Showing posts with label IDA & Climate Change. Show all posts
Showing posts with label IDA & Climate Change. Show all posts

Friday, September 3, 2021

More on Afghanistan - After IDA Will US Get Serious About Climate Change ? - August 2021 Execution Stats For TIJ

Do you mean to tell me that our top brass could not figure this one out ?


 ~ From Informed Comment: 


Failure in Iraq and Afghanistan: Did the Mighty, Cutting-Edge US Military Machine founder on Guerrillas' Humble Improvised Explosive Devices? 


 "Southwest Harbor, Maine (Special to Informed Comment) – Victory always seems to be just around the corner or at the end of the tunnel, until it isn’t. With the humiliation of defeat compounded by the difficulties extricating US personnel, second guessing is well underway and will likely last for years. The corruption of the government in Kabul is a favorite explanation, though the US role in installing that government is downplayed. But perhaps the most glaring omission from the post-war discussions is the role of air power, especially aerial bombardment in war. The last time the US won a war it commissioned an independent inquiry into the role of air power in victory over the Germans. The surprising conclusion, as summarized by commission head John Kenneth Galbraith:

    “The bombing of Germany, both by the British and ourselves [America], had far less effect than was thought. The German arms industry continued to expand its output until autumn 1944, despite the heaviest air attacks. Some of the best-publicised attacks, including those on ball-bearing plants, practically grounded the 8th Air Force for months. Its losses were that heavy. At the end of the war, the Germans had ball bearings for export again. Our attacks on their airplane plant were a failure. In the months after the spring raids of 1944, their production increased.”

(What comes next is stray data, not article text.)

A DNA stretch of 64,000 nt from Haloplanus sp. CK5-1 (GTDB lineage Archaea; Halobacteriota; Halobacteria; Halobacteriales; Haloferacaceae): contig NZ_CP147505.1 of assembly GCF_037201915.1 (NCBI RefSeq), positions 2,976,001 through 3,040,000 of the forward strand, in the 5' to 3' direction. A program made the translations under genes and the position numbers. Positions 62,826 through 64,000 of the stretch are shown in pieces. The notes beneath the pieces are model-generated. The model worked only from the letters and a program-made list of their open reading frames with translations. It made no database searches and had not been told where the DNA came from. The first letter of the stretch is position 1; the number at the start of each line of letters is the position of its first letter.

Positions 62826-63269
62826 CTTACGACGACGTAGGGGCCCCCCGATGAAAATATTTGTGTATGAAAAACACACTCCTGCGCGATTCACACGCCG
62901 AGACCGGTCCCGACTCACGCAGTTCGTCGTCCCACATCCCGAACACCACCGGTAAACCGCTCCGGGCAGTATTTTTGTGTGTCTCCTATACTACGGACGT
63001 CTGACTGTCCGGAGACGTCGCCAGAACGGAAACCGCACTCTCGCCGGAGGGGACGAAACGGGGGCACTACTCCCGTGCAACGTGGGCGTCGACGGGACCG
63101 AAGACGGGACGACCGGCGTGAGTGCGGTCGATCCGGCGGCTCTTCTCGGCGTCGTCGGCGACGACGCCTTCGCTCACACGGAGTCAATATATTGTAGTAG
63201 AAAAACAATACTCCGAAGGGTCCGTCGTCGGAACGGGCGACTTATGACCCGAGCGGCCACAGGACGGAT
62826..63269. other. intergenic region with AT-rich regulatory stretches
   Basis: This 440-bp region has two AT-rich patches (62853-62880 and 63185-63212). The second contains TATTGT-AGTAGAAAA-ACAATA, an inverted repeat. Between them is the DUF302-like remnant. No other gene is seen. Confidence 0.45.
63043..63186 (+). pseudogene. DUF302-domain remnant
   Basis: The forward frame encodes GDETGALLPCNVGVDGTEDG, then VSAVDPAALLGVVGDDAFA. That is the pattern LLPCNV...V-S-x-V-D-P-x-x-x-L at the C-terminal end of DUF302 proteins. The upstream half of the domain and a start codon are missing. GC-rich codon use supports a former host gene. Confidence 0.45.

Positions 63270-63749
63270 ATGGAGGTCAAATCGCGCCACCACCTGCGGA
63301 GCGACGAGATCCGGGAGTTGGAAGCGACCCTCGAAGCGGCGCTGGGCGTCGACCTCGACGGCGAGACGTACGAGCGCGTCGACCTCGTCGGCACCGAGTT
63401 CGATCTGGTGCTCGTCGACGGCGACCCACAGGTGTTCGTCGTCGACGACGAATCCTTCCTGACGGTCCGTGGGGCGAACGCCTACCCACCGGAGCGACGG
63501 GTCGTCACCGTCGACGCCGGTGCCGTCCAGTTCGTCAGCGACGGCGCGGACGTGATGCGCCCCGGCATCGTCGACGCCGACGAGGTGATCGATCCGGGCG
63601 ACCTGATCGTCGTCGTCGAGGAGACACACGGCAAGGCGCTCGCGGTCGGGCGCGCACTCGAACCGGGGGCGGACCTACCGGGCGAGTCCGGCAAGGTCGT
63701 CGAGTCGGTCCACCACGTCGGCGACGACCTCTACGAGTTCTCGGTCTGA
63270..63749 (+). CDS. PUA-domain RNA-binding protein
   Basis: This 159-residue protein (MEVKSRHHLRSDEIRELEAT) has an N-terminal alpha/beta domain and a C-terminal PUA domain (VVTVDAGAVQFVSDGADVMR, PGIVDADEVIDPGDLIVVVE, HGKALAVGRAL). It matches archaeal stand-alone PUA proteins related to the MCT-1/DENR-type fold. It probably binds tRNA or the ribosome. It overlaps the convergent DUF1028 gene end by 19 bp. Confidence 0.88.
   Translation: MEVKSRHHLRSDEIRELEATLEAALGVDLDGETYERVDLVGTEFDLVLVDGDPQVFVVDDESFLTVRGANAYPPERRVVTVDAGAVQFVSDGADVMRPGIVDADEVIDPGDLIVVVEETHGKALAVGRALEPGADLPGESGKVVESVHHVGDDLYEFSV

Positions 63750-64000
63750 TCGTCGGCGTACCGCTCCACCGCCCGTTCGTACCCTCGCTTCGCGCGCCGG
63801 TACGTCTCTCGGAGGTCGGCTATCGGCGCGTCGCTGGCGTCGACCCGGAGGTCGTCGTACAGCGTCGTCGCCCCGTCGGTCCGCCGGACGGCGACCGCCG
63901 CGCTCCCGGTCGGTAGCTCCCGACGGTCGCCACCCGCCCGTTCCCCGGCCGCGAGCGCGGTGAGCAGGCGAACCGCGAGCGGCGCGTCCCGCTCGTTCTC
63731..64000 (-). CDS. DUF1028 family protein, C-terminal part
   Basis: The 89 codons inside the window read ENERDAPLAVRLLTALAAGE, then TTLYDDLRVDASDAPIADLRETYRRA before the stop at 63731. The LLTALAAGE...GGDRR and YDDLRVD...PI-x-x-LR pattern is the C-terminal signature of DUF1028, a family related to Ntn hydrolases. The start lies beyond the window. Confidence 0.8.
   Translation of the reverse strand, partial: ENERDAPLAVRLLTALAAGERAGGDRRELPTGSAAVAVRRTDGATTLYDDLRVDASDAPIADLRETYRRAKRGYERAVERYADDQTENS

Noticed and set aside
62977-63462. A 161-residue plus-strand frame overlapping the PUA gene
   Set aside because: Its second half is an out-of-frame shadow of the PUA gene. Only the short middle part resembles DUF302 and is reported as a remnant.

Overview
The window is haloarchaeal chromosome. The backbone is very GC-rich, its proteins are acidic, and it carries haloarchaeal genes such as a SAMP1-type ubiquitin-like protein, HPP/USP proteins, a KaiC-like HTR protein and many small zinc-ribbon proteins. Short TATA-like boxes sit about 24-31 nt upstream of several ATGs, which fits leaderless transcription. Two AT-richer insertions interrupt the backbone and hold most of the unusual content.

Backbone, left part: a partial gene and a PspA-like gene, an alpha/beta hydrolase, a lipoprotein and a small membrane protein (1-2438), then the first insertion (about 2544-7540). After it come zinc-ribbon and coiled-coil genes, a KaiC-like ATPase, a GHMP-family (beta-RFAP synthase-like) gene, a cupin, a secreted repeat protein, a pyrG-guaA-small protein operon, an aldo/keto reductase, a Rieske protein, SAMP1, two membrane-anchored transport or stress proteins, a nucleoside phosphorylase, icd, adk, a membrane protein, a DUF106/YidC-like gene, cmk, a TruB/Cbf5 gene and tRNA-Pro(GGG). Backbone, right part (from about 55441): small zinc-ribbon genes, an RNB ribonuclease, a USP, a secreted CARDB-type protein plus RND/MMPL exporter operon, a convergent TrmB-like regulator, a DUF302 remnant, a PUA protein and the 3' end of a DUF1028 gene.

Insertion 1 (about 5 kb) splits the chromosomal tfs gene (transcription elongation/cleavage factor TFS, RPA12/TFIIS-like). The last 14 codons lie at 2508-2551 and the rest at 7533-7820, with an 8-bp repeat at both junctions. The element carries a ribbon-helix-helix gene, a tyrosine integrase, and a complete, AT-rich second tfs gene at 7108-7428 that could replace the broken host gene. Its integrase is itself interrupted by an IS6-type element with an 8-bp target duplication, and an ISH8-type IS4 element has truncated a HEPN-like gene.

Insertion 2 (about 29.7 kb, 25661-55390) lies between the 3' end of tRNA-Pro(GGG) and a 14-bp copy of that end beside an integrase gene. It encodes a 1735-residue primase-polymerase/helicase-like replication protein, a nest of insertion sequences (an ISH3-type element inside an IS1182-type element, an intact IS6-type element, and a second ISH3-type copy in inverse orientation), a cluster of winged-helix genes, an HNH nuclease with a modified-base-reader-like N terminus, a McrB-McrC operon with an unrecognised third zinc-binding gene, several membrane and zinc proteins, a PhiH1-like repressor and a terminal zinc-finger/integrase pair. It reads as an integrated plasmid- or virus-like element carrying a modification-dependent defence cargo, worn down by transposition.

The commission’s explanations, though not directly relevant to the Afghanistan war, do suggest lines of inquiry that should be pursued. Galbraith wrote that the “reasons were threefold. First, the machine tools were relatively invulnerable. They’d be buried under rubble but could be dug out in a day or two. Second, it was possible to decentralise production: to move the machinery into schools and churches. It was reorganised in much less time than was imagined. The Germans discovered that it wasn’t necessary for production to be in a single factory. They also discovered that it was possible to redesign a lot of equipment to reduce the use of ball bearings. Third, it was possible to reorganise what had been sporadic and less than diligent managements.”

…There had been two broad strategies. The British bombed at night and went for the central cities, because that was all they could find….

American strategy involved daylight raids; we aimed for the plants themselves. The problem was targeting. In a large number of cases, we couldn’t hit them. There was a saying in 1945: we conducted a major onslaught on German agriculture.

We have here some possible convergences. Weapons in caves can be relatively invulnerable and training and command structures decentralized. And as with all fighting forces missing the target was an inevitable part of the enterprise.

There are more compelling reasons to oppose such massive bombardment campaigns but failures of such magnitude across frames of era and ideology leads one to ask what factors did motivate these continuing campaigns.